Covid-19, inflation again sink consumer sentiment

Covid-19 variants and high inflation dropped consumer sentiment near its lowest mark in a decade, according to January’s University of Michigan Survey of Consumers

The index was listed at 68.8, lower than 70.6 in December and far worse than the January 2021 reading of 79. The index has remained at historical lows over the past six months (70.3), a sharp drop from the average of nearly 83 in the first six months of 2021. 

Three-quarters of consumers early this month ranked inflation as a more serious problem than unemployment, according to the survey. That impact was especially prevalent in lower-income consumers: The Sentiment Index dropped by nearly 9.5 percent in early January among households with total incomes of less than $100,000, but increased by 5.7 percent for those with more. A similar split occurred in the national economic outlook.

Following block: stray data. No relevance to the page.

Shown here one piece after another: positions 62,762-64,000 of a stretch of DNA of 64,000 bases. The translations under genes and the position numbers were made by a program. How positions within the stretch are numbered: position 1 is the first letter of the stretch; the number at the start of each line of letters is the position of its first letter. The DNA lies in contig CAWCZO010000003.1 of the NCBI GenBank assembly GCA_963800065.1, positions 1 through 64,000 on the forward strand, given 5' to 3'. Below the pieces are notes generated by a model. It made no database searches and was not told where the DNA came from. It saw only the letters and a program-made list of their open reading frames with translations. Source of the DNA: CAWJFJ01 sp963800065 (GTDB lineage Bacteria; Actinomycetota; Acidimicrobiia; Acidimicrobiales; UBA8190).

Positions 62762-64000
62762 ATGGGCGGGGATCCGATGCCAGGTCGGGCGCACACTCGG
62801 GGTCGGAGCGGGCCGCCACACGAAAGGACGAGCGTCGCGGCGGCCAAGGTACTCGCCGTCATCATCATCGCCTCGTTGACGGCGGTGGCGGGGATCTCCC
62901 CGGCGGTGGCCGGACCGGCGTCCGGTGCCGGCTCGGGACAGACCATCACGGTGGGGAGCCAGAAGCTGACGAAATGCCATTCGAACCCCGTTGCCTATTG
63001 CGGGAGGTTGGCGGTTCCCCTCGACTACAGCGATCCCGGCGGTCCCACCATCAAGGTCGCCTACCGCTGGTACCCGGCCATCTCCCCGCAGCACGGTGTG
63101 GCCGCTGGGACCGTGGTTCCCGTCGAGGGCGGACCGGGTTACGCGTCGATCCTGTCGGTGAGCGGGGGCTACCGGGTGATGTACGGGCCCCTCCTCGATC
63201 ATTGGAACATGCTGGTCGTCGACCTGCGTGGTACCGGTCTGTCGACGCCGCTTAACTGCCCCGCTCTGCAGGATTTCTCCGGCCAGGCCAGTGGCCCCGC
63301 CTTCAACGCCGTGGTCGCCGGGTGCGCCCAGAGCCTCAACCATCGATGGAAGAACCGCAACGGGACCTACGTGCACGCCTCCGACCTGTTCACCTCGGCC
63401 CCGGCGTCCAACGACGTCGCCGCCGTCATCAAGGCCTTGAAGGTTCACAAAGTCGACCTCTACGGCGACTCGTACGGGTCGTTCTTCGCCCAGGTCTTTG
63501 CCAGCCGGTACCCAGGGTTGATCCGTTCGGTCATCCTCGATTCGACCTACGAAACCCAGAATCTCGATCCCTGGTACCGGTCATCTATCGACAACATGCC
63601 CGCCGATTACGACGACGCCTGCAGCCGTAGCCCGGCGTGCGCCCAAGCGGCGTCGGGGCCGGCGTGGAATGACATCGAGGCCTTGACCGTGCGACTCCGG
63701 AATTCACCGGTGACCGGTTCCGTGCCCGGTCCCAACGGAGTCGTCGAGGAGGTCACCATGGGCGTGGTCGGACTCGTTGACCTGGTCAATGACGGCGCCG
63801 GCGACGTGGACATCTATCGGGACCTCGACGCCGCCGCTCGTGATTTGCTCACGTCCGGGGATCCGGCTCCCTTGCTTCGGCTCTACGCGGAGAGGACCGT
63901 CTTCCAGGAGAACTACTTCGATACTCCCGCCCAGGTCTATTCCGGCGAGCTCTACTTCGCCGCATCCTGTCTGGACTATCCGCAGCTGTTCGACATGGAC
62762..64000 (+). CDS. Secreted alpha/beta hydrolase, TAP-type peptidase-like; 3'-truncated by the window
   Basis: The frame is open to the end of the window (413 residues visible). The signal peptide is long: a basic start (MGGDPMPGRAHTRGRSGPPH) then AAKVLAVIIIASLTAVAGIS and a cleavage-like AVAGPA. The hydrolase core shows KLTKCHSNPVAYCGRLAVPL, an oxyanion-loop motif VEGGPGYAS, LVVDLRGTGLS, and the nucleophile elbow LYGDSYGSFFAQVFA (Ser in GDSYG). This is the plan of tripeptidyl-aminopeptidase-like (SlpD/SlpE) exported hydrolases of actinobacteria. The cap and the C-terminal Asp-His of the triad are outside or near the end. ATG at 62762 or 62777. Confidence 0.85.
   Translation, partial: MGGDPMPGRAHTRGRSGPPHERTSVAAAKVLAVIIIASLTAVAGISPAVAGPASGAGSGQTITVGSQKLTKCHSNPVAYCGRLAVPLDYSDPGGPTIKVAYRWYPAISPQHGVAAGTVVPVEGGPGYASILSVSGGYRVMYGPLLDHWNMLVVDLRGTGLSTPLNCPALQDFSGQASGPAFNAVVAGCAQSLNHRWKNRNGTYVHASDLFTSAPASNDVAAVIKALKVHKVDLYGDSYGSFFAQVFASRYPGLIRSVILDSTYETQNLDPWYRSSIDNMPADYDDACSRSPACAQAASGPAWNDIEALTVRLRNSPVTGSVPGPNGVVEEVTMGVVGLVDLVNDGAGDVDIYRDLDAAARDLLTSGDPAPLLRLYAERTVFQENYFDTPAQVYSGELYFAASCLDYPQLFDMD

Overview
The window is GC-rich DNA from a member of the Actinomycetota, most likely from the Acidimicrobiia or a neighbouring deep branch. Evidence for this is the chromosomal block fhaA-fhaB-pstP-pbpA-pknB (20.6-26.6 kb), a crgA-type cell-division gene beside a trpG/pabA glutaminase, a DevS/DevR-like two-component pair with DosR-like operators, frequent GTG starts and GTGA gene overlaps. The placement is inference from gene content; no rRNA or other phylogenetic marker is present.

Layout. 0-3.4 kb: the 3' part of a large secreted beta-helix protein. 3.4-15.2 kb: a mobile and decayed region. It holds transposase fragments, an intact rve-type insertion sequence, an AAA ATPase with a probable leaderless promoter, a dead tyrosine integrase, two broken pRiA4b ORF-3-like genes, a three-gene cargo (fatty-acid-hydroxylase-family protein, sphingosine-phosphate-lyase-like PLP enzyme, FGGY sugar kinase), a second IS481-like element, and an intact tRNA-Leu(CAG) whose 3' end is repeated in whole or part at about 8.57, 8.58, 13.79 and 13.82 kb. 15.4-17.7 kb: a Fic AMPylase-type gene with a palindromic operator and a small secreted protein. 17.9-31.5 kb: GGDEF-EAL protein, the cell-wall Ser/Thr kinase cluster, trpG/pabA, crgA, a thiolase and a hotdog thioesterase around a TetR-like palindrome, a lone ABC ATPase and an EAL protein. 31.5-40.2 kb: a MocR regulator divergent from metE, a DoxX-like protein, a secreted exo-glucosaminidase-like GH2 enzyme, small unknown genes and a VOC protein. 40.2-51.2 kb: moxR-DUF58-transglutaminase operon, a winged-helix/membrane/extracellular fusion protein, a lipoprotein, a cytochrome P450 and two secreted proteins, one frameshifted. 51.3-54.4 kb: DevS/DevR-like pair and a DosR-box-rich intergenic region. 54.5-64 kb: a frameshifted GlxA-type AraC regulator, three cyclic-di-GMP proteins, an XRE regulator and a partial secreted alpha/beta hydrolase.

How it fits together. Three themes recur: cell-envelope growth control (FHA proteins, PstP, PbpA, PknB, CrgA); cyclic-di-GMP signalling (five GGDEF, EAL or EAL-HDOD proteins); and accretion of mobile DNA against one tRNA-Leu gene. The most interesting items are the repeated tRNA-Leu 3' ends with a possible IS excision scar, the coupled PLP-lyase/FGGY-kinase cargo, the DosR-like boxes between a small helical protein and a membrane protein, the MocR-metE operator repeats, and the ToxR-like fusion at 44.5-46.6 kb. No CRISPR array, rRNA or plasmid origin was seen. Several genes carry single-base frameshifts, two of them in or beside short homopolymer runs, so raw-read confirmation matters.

One-third of consumers reported being in a worse financial position than last year, slightly above April 2020’s 32 percent, the lowest reading since 2014. Twice as many households with incomes in the lowest third reported worsening finances than the wealthiest — 40 versus 20 percent, respectively. Nearly half of consumers expect inflation to outpace income growth. “Even among the more optimistic, they are still more likely to anticipate bad rather than good economic times in the year ahead,” stated Richard Curtin, chief economist at Surveys of Consumers. 

Confidence in government economic policy is at its lowest in eight years. “It will be a difficult task to gauge the appropriate mix of fiscal and monetary policies when such fine-tuning is necessary in an era of large economic and non-economic disruptions,” Curtin added. “The most crucial and difficult task will be defusing the developing wage-price spiral.”